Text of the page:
4. 4. Crohn’s Disease: Anatomic Distribution Small bowel alone (33%) Colon alone (20%) Ileocolic (45%) Least Most Freq of involvement
    5. 5. Long-term Evolution of Disease Behavior in CD Cosnes J et al. Inflamm Bowel Dis . 2002;8:244. 240 228 216 204 192 180 168 156 144 132 120 108 96 84 72 60 48 36 24 12 0 0 10 20 30 40 50 60 70 80 90 100 Cumulative Probability (%) Patients at risk: Months 2002 552 229 95 37 N = Penetrating Stricturing Inflammatory
    6. 6. Proportion of CD Patients in Each Treatment State by Year Since CD Diagnosis Silverstein MD et al. Gastroenterology 1999;117:49 Years after Diagnosis Probability Post-surgery remission Surgery Drug refractory Drug dependent Drug responsive Mild Remission
    7. 7. Cumulative Probability of Surgical Intervention in CD Munkholm P et al. Gastroenterology . 1993;105:1716. Years Probability (%) Events (no.) 122 26 15 7 7 4 8 1 8 2 2 2 3 2 1 0 20 40 60 80 100 0 2 5 8 11 14 17 20 Dx ± 2 SD
    8. 8. Cumulative Incidence of Surgical Resection Over 1 Year in CD Patients Starting Corticosteroids Days Cumulative Probability (%) 0 20 40 60 80 100 0 30 60 90 182 365 Faubion WA Jr et al. Gastroenterology. 2001;121:255. N = 77.
    9. 9. Inductive Therapies for Crohn’s Disease <ul><li>Aminosalicylates </li></ul><ul><li>Antibiotics </li></ul><ul><li>Corticosteroids </li></ul><ul><li>Infliximab </li></ul>
    10. 10. Therapeutic Pyramid for Active Crohn’s Disease Severe Moderate Aminosalicylates/Antibiotics Corticosteroids Immunomodulators Surgery Infliximab ? (Prednisone) Mild (Budesonide)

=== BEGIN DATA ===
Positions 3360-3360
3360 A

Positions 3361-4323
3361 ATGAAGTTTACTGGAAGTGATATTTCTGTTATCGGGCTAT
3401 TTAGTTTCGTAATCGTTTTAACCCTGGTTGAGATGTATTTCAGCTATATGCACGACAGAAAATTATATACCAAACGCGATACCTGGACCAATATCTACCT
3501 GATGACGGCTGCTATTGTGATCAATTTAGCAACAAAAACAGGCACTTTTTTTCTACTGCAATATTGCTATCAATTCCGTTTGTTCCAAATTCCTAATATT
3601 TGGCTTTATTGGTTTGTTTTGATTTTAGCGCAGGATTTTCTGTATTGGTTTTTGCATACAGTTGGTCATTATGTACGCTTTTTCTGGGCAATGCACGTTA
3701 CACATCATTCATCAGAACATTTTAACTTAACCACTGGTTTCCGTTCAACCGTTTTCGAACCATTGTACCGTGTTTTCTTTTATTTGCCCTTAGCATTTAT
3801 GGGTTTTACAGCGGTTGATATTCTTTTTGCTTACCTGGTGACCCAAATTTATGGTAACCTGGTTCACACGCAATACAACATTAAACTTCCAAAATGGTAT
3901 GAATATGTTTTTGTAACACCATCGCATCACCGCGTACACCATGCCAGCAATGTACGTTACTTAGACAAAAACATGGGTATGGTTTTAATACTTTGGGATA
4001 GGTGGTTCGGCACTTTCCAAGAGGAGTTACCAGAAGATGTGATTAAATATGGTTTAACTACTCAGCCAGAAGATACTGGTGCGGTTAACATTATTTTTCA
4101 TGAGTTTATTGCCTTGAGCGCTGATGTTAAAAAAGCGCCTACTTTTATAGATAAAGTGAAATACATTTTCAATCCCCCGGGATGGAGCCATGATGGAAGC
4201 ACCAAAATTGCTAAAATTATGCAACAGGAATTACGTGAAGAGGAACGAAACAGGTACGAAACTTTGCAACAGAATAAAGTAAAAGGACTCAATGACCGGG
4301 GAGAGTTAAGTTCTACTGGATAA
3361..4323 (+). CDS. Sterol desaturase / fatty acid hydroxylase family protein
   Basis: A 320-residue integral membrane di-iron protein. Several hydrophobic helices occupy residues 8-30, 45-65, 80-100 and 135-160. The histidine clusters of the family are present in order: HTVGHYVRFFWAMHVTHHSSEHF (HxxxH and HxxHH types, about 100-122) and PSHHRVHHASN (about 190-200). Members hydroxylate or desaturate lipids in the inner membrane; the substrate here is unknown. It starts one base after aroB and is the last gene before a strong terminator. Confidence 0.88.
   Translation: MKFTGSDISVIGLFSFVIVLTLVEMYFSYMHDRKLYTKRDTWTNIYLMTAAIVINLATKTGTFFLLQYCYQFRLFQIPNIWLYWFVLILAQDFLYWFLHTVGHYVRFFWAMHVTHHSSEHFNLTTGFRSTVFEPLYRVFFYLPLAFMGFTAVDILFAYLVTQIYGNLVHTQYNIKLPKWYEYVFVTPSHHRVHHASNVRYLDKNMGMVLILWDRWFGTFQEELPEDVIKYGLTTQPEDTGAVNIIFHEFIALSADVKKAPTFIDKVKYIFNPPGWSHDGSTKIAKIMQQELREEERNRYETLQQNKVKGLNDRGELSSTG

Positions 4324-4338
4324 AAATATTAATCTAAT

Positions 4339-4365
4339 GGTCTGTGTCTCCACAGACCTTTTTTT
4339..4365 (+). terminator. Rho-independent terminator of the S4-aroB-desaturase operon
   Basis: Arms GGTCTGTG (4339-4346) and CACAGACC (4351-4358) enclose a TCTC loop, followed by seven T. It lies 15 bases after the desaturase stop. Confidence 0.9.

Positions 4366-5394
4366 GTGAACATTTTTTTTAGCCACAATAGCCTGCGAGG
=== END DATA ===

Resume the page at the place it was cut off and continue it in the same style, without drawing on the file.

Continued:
11. 11. Treatment of Mild-Moderate Crohn’s Disease
    12. 12. NCCDS: Response to Therapy for Active Crohn’s Disease NCCDS, National Cooperative Crohn’s Disease Study. Summers RW et al. Gastroenterology 1979;77:847-869 Patients (%) Weeks after Randomization Sulfasalazine 1 g/15 kg (5 g) Placebo 13% 0 5 10 15 60 50 40 30 20 10 0 70
    13. 13. Meta-Analysis of Pentasa ® (4g/day) in Active Crohn’s Disease P=0.005 P=0.7 P=0.5 P=0.04 Hanauer, Stromber. Clinical Gastroenterology & Hepatology 2004 P=0.005 P=0.7 P=0.05 P=0.04 -80 -70 -60 -50 -40 -30 -20 -10 0 Crohn's I n=155 Crohn’s II n=150 Crohn's III n=310 Overall n=615 Change from baseline in CDAI score Pentasa ® 4 g Placebo -60 -50 -40 -30 -20 -10 0 Crohn's I n=155 Crohn's II n=150 Crohn's III n=310 Overall n=615 Pentasa ® 4 g minus Placebo
    14. 14. Antibiotics in Active CD Metro + Cipro Metro Cipro vs. Me-Pred vs. SASP vs. Mesalamine % Remission Prantera 1996; Ursing 1982; Colombel 1999